When an adopted child enters the adolescent years and their thinking transfers from concrete to abstract, they might begin asking that unanswerable question, “Why did my mother give me up?” At a time that most kids are trying to “find themselves” and form a concept and understanding of who they are and who they are not, the adoption card in their deck of options is one that is a mystery and a source of confusion for most (confusion is not a problem, but how they display that confusion might present a problem).

The hard part of all of this is that this transition of thinking happens around the 7th or 8th grade year when life is tough for any young teen. Having to deal with these pretty tough and deep issues at a time they’re having to transition into early adolescence would be a heavy overload for anyone. Thus the identity issues come to the surface.

What I have found through the years is that it is very easy to explain away the answer to the question with comments of “Your mother did what was right,” or, “She loved you enough to give you up,” or “Your mother wasn’t in a good place, and felt like you should be,” or, “Your mother wasn’t able to provide what she wanted you to have,” or, “Your mother was a mess, and didn’t want you to be.”

Whatever the answer, and I don’t think any of the above are wrong, a parent must understand that there is a bigger question that looms with a child. I have heard many kids say to any or all of the above answers, “Yeah I know and understand…but she still gave me away, and left.” It is a lingering question of loss that I wonder, if it is ever answered for some. It is my experience that most adopted kids take about 10 to 15 years of abstract thinking to begin to process what this adoption thing is all about. This means that most don’t resolve the issue for themselves until they get into their mid-twenties.

Parents must be content to allow loss to be a part of their child’s life. Issues will eventually be dealt with. Not all of them have to be resolved in a child’s teen years, no matter how much we want them to have all the answers. Additionally, at times, more trouble can be caused by the tendency to answer every question a child poses, than to simply give an answer of, “You know, I don’t know.” Oddly, helping your child learn through your example that you don’t know all the answers to life will give them license to be able to live with some unknowns in theirs.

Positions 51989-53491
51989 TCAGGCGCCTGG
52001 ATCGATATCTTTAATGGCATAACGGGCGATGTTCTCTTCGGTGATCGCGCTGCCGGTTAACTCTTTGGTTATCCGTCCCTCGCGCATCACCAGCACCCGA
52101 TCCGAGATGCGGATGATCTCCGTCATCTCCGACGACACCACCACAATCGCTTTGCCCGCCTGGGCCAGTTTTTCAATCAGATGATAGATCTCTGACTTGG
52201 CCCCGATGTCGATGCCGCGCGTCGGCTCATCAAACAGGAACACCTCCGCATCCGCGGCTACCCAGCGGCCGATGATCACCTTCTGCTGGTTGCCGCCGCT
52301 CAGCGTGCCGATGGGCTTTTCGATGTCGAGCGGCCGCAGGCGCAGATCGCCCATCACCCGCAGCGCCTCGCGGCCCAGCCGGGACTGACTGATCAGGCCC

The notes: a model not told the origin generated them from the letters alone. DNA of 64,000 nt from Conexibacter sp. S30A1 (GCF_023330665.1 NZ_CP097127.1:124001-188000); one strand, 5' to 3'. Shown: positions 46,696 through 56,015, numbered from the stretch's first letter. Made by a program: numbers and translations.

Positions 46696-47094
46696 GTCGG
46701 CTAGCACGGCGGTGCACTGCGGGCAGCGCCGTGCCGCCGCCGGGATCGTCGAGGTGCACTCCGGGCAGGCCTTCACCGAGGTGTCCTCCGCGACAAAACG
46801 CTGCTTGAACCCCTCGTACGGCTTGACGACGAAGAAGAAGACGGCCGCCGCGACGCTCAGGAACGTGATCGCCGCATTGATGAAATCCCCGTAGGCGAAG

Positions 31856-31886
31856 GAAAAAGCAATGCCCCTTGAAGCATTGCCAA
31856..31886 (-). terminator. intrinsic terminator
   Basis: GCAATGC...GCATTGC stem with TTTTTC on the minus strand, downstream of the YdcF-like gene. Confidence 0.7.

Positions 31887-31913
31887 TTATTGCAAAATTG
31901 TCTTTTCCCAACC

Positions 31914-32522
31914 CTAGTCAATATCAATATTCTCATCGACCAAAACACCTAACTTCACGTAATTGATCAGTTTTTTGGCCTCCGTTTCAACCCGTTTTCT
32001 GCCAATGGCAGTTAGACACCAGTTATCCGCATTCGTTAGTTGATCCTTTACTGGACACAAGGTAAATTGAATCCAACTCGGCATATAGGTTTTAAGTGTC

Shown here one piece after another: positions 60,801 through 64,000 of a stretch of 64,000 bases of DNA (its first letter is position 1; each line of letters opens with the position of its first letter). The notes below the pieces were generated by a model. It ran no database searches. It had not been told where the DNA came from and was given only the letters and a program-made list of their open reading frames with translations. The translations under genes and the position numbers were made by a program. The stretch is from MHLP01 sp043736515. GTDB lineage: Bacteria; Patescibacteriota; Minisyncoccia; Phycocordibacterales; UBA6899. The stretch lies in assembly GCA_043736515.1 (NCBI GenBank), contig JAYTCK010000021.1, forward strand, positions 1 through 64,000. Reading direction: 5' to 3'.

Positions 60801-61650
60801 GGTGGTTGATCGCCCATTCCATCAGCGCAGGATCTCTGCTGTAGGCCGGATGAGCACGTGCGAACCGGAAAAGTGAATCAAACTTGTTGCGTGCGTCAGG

Adoption is riddled with acts of love by all involved. If you are an adoptive parent, your role is to continue to parent them throughout the often turbulent teen years with the same kind of love you’ve always held.

These kids need both time and stability to work through their issues. It is often a stage that they can work through and come out on the other side even more appreciative of their adoptive parents. In the meantime, they need their parents to remain steady and calm while they turn their world upside down in a quest to understand their history. And they may need professional help sorting it all out when the truth is finally made known.

Author's Bio: 

Mark Gregston is an author, speaker, national radio host, and the founder of Heartlight, a residential counseling opportunity for struggling adolescents, where he lives with 50 high schoolers. Learn more at http://www.heartlightministries.org or call 903-668-2173.